Crime

Panel questions Miami cop’s kick to head of suspect after body-cam video surfaces

Video captures Miami cop stomping on armed robbery suspect’s head

Miami police officer John Askew was cleared of any wrongdoing by Internal Affairs after police body-cam video surfaced of him using force to subdue an armed robbery suspect. Now a civilian oversight panel thinks something should be done about it.
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Miami police officer John Askew was cleared of any wrongdoing by Internal Affairs after police body-cam video surfaced of him using force to subdue an armed robbery suspect. Now a civilian oversight panel thinks something should be done about it.

For three months, Miami police officer John Askew’s supervisors weren’t aware that the nine-year veteran twice stomped on an armed robbery suspect’s head at the end of a heated car and foot chase. They only learned about it when the department’s virtual police unit reviewed police body-cam footage for an upcoming trial and passed the information up the chain of command.

After an internal review that took almost a year, the department sided with Askew’s claim that he feared for his life when he saw a black object fly from the hand of the female teenager, prompting him to kick her head twice with the heel of his right shoe. That object turned out to be her flip-flop.

State prosecutors later agreed it wasn’t a criminal act and Askew wound up receiving a letter of reprimand and a 40-hour suspension for failing to fill out a report that is required any time force is used.

Now, about 18 months after the February 2017 incident, a civilian panel created to oversee police actions has taken exception to the department’s findings. On Friday, after viewing the body-cam video, the complaints committee of Miami’s Civilian Investigative Panel voted to pass along a recommendation from its director that found Askew had used excessive force in trying to subdue the suspect.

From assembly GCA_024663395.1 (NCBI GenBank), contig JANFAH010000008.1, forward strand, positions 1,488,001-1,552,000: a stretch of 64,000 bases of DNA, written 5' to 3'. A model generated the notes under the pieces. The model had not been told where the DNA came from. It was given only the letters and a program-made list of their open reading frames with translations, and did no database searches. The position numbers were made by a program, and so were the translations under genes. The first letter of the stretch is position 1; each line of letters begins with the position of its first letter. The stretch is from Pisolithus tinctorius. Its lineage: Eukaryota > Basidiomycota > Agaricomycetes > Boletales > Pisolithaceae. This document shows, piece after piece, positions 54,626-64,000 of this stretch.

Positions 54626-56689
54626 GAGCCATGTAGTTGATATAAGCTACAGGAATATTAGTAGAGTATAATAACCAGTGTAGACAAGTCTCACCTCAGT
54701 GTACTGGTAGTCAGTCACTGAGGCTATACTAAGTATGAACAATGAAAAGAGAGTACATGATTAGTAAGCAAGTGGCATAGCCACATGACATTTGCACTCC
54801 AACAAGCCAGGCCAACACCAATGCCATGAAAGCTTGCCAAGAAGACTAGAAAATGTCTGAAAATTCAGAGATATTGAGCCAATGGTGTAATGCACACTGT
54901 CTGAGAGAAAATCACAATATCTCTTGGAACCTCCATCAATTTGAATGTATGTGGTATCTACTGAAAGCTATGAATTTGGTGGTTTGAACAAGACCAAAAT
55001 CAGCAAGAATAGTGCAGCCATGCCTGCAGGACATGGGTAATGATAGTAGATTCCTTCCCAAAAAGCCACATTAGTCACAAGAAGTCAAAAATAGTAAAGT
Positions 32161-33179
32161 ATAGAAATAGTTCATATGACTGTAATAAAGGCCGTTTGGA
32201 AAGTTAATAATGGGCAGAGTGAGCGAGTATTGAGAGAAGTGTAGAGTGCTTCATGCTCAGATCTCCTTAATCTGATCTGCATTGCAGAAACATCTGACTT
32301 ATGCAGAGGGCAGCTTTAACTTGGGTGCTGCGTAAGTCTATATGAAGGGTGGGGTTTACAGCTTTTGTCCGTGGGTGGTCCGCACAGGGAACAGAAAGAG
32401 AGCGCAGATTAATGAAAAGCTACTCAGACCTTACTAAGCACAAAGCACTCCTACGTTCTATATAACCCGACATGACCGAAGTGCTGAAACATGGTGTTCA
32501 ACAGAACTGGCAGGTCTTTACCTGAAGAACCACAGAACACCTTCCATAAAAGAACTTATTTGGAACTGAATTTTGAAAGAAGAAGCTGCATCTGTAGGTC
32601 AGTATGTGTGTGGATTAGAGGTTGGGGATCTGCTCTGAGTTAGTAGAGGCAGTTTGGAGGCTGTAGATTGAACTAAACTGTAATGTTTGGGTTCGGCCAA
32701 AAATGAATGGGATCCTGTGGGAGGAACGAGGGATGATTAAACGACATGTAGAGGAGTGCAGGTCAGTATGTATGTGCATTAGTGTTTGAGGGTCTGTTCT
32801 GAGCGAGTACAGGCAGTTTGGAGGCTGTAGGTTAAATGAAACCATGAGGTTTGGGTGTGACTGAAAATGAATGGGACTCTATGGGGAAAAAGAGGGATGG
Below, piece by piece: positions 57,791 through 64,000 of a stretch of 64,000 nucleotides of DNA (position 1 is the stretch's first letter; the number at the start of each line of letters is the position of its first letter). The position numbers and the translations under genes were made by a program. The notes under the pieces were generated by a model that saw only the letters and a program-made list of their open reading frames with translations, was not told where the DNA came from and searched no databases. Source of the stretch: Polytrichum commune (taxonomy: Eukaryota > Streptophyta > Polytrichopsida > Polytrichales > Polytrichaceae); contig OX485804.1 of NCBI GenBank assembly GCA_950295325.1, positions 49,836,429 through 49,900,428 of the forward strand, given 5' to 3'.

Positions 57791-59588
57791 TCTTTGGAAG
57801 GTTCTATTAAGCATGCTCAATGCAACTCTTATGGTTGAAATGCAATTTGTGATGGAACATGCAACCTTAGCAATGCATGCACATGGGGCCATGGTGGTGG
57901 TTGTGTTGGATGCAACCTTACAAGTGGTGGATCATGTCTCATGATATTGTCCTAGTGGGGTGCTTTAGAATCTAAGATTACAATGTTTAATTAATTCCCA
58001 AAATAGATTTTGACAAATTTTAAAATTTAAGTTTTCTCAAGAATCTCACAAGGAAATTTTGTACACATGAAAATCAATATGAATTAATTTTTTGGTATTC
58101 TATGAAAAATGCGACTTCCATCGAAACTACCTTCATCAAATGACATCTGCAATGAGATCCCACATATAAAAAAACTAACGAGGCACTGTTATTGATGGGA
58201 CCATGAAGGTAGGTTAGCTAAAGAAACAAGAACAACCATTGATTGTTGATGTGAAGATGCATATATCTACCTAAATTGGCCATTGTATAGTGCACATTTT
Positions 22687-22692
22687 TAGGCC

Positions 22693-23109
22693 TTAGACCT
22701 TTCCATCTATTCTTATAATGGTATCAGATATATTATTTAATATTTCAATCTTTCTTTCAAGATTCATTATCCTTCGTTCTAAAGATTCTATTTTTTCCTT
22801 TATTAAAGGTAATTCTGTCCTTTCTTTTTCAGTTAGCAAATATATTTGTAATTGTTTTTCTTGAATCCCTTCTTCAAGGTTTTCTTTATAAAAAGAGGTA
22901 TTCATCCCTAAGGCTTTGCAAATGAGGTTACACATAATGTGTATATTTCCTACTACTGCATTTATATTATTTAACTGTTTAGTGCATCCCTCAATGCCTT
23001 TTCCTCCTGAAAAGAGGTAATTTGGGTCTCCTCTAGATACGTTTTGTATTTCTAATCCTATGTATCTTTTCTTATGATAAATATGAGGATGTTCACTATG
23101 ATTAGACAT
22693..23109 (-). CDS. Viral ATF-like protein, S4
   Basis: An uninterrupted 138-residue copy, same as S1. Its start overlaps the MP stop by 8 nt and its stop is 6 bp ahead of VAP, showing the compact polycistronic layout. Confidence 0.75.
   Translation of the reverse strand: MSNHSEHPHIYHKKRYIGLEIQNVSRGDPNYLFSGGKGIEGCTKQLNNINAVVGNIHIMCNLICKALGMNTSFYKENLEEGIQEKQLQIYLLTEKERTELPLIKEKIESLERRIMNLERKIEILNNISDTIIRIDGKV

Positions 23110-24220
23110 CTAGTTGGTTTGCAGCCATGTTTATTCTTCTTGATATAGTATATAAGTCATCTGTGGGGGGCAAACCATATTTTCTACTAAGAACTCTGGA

The 3-2 decision came after heated debate. Some members sided with police, saying Askew’s argument that he used force to subdue the teen was warranted because some panel members believed he was chasing an armed robber and because the officer feared the object in her hand might have been a weapon. Others questioned why it was OK for an officer to stomp on someone’s head when they’re lying on the ground on their stomach.

“It was a desperate situation. He was in a fight for his life,” said committee member Steven Navarrete.

Countered panel member Douglas Mayer: “I see an officer who’s out of control. I don’t need to see anymore.”

The incident, according to police, unfolded after a male armed with a gun stole a woman’s purse from her parked car at Northwest Seventh Avenue and 71st Street and then fled in a car. Both the victim and a witness called police, with the witness following the car until police caught up.

The vehicle eventually crashed at Northwest Second Court and 94th Street in Miami Shores. The driver bailed and jumped a fence; police didn’t catch him. Then the young woman took off. The body-cam video picks up with an officer racing along the street, then across grass and around trees until he comes up behind Askew, who is also chasing her while holding what appears to be a Taser in one hand and a radio in another.

When another officer takes the teen to the ground, he slips and rolls away. That’s when the video shows Askew racing toward the teen and stomping on her.

At one point he says, “You tried running. I got you now.” During the struggle, a black object can be seen flying by. Then while cuffing her, Askew says, “Move again, I dare you.” Handcuffed, he takes her to a patrol car. The teen was charged with armed robbery with a deadly weapon and third-degree grand theft.

Three months later, the video was discovered. Internal Affairs finished its review in March. Askew told an Internal Affairs investigator in a recorded interview that “I feared for my life, the officers’ lives. So I didn’t know what the object was.”

The committee’s recommendation will be passed along to the full board of the Civilian Investigative Panel , which will vote on whether to uphold the committee’s recommendation. If it does, Cristina Beamud, the panel’s executive director, will pen a letter to Miami Police Chief Jorge Colina. Colina can take action but it’s not likely.

“Unless there’s any new information that we didn’t have at the time, the investigation is closed,” said Miami Deputy Police Chief Ronald Papier.

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